Canadian Lung Association Blog

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World health expert talks dirty

Nino Kunzli II

The BC Lung Association organizes an annual meeting of world authorities on health-damaging pollutants. At a recent meeting we spoke with visiting pollution expert Dr. Nino Künzli and asked, given we know dirty air poses risks to health, what can we advise people do to protect themselves? According to Künzli individuals and communities would benefit from thinking of the health risks in terms of ‘susceptibility’ – in other words – in terms of an individual’s likelihood of being adversely affected by exposure to health-damaging pollutants. How susceptible we are to pollution is affected by factors such as where we live,

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How air pollution is messing with our genes

Student in air pollution study - blog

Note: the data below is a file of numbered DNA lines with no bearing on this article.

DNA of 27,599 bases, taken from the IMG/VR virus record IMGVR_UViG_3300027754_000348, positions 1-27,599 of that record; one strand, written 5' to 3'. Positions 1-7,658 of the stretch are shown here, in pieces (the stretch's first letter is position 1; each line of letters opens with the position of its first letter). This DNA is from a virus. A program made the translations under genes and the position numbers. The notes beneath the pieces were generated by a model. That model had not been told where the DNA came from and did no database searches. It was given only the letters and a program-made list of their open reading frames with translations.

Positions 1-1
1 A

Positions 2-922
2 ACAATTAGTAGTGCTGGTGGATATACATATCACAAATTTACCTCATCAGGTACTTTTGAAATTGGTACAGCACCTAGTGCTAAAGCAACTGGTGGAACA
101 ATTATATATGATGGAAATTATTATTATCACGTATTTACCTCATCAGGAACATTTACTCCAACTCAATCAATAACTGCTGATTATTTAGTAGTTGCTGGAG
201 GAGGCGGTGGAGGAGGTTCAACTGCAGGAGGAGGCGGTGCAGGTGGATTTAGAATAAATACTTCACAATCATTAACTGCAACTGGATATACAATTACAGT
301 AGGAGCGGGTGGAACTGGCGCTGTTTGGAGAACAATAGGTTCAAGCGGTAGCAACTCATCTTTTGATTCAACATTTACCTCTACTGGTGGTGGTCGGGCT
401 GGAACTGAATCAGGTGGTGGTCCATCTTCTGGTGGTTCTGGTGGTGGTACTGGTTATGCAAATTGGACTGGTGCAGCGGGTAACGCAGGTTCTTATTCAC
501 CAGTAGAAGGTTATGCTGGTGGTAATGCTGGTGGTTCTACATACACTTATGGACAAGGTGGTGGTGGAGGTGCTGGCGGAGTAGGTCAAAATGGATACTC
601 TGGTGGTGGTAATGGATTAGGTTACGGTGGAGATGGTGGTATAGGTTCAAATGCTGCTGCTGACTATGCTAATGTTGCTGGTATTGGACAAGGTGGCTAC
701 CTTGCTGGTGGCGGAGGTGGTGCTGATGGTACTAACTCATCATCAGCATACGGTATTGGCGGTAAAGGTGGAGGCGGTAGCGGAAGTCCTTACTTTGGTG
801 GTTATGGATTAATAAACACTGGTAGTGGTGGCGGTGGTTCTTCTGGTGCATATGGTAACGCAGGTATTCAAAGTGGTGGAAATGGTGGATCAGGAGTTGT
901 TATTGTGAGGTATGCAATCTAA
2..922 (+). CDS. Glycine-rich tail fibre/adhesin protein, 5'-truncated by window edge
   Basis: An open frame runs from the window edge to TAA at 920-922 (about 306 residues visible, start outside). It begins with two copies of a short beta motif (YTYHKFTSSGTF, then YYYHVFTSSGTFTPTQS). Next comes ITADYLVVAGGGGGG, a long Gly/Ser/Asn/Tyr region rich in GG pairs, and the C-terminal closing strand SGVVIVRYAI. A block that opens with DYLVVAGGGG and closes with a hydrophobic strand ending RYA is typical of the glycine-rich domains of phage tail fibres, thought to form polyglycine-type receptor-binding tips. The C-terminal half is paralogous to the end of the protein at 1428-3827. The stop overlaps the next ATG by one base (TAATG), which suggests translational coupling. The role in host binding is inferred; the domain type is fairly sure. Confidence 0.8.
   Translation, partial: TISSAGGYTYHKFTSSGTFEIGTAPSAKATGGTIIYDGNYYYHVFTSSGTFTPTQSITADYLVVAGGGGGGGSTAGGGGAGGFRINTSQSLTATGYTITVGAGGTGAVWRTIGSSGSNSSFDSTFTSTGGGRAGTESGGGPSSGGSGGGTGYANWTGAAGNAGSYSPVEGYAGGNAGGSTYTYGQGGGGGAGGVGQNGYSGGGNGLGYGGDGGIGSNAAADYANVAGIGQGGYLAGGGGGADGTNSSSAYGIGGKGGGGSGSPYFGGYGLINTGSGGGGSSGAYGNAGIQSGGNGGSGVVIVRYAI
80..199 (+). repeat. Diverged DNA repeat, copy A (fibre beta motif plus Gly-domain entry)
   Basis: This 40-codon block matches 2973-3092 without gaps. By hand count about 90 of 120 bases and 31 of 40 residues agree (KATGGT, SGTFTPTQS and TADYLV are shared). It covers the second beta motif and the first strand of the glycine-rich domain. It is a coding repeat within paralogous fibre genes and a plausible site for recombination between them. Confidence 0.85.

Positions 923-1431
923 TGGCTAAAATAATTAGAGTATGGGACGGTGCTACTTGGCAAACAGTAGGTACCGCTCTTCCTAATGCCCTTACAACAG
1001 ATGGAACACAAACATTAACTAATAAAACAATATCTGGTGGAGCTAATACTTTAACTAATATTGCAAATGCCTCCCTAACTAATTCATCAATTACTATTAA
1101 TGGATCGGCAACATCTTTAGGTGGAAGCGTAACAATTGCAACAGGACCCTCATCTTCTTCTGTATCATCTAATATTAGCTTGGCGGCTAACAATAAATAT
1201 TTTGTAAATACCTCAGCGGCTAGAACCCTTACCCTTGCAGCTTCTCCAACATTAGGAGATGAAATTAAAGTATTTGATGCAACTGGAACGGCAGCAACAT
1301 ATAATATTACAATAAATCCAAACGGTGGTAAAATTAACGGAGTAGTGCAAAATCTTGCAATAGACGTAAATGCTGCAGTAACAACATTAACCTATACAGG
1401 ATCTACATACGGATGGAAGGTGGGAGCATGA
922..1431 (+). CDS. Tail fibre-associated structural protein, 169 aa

Air pollution can make it hard to breathe. It also can increase someone’s blood pressure and heart rate. Those problems are well known. Now research, in part funded by the BC Lung Association, suggests breathing diesel fumes can trigger another toxic change. It can inappropriately turn some genes on, while turning others off. Just two hours of exposure to diesel exhaust fumes can lead to fundamental health-related changes in biology by switching some genes on, while switching others off, according to researchers at UBC and Vancouver Coastal Health. The study involved putting volunteers in a polycarbonate-enclosed booth — about the